Disease Proof

No More Hijacking of the FDA?

You only have to look at the American political landscape to see that money talks—grease the right wheels and anything’s possible. Same goes for the Food and Drug Administration. Why do I say that? Well, why else would this happen?

Gardiner Harris of The New York Times reports that under a new mandate advisors to the government that receive cash from drug and device makers would be disallowed from voting on the approval of that company’s products. More from the article:
Indeed, such doctors who receive more than $50,000 from a company or a competitor whose product is being discussed would no longer be allowed to serve on the committees, though those who receive less than that amount in the prior year can join a committee and participate in its discussions.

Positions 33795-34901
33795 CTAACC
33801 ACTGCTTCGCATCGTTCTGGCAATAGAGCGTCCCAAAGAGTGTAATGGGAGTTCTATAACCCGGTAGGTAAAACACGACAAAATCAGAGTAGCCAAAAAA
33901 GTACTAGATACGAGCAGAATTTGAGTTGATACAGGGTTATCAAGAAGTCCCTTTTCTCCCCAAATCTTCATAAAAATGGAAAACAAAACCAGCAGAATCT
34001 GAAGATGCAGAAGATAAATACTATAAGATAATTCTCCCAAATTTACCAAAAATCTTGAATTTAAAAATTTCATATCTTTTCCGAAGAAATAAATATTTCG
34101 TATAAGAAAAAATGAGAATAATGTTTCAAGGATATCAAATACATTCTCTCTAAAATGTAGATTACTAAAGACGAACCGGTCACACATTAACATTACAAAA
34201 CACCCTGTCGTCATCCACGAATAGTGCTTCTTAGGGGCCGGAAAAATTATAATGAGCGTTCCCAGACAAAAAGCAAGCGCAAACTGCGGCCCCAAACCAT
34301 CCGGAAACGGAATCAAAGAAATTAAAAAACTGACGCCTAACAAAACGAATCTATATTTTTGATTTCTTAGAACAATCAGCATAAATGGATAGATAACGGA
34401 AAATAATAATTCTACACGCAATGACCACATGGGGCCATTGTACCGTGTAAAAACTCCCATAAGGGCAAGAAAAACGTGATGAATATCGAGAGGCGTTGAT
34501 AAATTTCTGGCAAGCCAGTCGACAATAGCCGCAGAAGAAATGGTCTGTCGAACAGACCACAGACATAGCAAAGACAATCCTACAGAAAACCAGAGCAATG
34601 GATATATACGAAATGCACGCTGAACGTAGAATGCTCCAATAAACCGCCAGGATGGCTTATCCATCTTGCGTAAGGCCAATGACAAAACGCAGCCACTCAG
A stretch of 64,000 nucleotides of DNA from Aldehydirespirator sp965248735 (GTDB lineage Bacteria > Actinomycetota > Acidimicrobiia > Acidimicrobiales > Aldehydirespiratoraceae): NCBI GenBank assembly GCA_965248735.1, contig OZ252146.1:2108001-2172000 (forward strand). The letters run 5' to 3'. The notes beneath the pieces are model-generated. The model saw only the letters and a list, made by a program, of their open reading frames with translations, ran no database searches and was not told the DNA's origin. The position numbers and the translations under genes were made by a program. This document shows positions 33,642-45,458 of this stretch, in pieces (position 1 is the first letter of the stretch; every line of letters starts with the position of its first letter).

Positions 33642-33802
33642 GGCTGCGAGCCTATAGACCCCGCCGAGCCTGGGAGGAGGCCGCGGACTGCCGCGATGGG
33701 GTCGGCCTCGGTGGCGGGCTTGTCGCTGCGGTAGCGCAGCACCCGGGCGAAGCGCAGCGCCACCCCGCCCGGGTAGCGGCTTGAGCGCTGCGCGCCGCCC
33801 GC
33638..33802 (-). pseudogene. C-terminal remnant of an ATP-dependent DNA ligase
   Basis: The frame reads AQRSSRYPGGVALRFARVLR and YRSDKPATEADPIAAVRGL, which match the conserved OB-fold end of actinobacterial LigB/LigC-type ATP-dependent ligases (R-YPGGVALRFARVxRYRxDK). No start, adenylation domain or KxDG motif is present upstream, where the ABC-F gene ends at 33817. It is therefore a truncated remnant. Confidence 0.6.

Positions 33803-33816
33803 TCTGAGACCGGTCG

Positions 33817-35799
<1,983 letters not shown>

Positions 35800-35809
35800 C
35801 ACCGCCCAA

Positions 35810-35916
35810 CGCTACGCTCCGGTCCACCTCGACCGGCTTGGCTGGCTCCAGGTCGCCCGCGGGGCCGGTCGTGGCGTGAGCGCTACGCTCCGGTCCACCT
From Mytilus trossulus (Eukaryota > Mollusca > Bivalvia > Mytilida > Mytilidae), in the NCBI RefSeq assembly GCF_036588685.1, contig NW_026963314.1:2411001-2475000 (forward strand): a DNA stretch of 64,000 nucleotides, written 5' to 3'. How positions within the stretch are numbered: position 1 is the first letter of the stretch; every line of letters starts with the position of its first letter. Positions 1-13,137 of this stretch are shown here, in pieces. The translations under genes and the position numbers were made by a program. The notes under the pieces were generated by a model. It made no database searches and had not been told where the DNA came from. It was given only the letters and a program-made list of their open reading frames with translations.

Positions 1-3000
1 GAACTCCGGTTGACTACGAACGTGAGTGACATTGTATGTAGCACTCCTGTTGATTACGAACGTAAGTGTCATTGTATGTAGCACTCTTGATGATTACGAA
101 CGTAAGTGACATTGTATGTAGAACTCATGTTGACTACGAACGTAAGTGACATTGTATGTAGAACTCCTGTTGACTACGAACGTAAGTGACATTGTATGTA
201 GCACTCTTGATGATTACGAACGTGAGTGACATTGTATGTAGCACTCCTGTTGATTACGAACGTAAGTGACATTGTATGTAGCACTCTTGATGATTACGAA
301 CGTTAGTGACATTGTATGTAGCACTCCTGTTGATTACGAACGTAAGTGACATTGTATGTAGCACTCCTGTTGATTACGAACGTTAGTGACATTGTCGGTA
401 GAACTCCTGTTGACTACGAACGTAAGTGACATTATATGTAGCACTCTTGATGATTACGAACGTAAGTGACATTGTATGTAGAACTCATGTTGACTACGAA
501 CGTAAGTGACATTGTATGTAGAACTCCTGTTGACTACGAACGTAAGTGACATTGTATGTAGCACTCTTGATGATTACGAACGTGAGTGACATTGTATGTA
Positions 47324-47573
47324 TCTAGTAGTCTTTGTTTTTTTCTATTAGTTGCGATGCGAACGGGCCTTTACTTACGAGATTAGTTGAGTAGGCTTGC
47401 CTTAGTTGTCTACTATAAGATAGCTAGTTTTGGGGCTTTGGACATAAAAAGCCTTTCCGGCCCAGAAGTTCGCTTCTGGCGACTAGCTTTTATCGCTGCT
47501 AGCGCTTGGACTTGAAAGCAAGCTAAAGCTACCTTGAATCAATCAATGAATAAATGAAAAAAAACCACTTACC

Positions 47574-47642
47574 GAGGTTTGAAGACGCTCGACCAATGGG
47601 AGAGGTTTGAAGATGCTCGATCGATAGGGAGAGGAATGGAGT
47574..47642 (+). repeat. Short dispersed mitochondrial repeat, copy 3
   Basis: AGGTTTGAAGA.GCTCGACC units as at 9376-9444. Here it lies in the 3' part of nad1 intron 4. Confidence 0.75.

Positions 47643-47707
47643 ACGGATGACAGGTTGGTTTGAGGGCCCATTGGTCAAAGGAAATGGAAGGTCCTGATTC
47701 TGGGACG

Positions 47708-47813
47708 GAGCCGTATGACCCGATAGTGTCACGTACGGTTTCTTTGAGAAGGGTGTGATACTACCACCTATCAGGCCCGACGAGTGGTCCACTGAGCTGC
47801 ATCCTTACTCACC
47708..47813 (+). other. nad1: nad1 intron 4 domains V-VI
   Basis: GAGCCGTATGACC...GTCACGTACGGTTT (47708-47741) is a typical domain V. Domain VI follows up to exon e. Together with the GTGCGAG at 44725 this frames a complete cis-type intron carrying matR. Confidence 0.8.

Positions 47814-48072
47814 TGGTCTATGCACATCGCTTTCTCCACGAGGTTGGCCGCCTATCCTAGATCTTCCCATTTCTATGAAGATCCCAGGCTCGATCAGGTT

A “significant number” of the agency’s present advisers would be affected by the new policy, said the F.D.A. acting deputy commissioner, Randall W. Lutter, though he would not say how many. The rules are among the first major changes made by Dr. Andrew C. von Eschenbach since he was confirmed as commissioner of food and drugs late last year.

Advisory boards recommend drugs for approval and, in rare cases, removal, and their votes can have enormous influence on drug company fortunes.

“The $50,000 threshold is something that we think strikes an appropriate balance between” getting smart advisers and reassuring the public that their advice is not tainted, Dr. Lutter said.
Okay, it’s a start, but, I’m very suspicious of the $50,000 threshold. It seems like they’re saying it’s alright to be just a little corrupt. What do you think?
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